Social Anxiety Disorder (Social Phobia)
Social Anxiety Disorder involves intense fear of social situations including worry about the perceptions of others and concern that anxiety will show to others (American Psychiatric Association, 2013). Also known as performance anxiety, Social Anxiety Disorder sometimes occurs when an individual is giving a speech, athletic or artistic performance, or is somehow being observed by other people. It may also involve less intense social situations like asking a classmate a question or ordering food at a restaurant. The primary concern of Social Anxiety Disorder is embarrassment or rejection from others, and so social situations are often avoided to relieve anxiety (American Psychiatric Association, 2013). A common condition, Social Anxiety Disorder occurs in approximately 7% of the population and is more common for younger individuals (American Psychiatric Association, 2013).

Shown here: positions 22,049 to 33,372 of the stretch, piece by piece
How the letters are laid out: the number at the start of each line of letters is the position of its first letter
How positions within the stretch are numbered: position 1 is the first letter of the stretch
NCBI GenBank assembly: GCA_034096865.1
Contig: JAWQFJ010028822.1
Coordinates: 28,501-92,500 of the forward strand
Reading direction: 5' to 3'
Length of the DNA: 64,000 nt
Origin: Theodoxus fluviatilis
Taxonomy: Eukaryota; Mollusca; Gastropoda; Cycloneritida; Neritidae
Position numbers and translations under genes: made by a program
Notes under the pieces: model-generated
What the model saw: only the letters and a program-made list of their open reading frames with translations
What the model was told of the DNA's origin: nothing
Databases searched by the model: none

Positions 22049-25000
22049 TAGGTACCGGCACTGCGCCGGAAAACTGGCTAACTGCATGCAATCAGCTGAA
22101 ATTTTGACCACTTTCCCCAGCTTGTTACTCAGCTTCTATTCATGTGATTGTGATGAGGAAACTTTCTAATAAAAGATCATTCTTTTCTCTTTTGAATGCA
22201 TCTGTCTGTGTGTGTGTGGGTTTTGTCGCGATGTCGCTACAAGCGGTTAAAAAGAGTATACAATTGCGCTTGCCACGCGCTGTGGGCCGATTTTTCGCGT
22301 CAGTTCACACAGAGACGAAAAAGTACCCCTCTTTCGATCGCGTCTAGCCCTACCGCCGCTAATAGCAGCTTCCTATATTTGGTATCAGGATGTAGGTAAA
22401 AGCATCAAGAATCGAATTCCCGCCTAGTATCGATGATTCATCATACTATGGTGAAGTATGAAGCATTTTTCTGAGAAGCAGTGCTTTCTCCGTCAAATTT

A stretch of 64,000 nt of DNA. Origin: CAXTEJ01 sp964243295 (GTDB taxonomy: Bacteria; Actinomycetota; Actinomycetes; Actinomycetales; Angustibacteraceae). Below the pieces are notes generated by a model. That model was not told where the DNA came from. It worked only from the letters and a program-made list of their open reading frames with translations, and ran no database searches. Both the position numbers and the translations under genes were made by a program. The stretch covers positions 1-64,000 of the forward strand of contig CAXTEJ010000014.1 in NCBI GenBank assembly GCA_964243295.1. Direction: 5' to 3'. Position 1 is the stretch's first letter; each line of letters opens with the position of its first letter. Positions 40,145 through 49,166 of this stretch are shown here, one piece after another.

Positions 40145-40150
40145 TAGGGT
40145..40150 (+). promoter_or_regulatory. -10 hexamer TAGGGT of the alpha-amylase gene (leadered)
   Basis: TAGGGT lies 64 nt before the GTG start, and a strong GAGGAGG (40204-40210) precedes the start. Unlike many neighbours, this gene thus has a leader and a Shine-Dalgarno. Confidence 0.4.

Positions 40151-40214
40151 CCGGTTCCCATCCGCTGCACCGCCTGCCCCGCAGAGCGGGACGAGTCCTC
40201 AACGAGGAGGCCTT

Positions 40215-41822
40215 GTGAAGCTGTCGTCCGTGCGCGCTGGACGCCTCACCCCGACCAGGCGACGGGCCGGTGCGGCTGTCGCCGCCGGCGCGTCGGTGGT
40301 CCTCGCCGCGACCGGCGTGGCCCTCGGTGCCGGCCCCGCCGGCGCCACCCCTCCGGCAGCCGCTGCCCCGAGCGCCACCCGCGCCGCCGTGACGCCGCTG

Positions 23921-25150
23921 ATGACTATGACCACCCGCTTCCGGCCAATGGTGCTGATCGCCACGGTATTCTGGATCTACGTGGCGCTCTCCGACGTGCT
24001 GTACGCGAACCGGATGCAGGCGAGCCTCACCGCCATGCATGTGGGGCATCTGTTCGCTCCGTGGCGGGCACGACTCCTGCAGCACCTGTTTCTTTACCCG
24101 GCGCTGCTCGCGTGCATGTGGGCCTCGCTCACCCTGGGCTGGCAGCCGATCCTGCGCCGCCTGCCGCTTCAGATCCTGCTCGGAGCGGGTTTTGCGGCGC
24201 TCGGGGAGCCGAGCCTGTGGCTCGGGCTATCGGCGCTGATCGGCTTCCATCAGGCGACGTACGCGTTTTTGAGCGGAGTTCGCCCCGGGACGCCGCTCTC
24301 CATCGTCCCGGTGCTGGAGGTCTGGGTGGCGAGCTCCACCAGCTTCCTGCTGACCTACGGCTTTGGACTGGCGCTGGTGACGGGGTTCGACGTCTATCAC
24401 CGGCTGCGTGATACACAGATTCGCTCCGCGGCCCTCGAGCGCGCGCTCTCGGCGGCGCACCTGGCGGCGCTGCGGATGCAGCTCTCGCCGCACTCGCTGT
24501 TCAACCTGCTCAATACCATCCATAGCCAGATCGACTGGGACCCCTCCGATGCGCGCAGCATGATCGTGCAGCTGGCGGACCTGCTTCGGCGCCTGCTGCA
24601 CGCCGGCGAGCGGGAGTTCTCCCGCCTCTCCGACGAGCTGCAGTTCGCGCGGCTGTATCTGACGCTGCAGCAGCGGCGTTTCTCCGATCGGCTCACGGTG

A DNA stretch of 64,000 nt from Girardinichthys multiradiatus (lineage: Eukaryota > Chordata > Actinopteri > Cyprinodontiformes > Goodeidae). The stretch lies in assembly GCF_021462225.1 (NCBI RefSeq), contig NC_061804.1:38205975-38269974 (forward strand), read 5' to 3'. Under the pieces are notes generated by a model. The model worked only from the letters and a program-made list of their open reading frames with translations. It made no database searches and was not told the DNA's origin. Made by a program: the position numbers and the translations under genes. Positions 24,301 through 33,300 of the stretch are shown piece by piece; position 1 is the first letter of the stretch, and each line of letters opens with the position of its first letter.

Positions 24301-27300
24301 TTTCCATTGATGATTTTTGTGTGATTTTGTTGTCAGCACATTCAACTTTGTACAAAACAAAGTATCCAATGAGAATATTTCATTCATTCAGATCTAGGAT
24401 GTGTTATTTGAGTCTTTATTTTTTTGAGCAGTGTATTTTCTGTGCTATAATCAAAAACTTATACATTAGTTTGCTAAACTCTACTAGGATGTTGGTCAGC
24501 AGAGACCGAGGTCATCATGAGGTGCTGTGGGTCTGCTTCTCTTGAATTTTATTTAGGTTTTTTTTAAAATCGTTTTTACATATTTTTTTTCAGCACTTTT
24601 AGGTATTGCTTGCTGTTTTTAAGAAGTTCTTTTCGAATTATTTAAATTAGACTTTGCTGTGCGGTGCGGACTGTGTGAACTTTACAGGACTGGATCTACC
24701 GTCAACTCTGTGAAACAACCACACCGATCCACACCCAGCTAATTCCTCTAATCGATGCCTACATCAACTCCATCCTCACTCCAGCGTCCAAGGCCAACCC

With the increase in technological advances and changes in communication, Social Anxiety Disorder seems to be becoming more prevalent as people spend increasing amounts of time on their smart phones and tablets with less face-to-face interaction. This creates less opportunity for individuals to practice in-person social skills.
Social Anxiety Disorder is treated via exploration of fears and history of the anxiety. Treatment includes matching symptoms with relaxation strategies within physical, cognitive, behavioral, or emotional categories. Insight and practice are important to the success of overcoming Social Anxiety Disorder as individuals learn to understand the source of their anxiety and work on steps to overcome it. If you need help with social anxiety, call me to schedule your first step to feeling better.
American Psychiatric Association. (2013). Diagnostic and statistical manual of mental disorders. (5th ed.). Washington, DC: Author.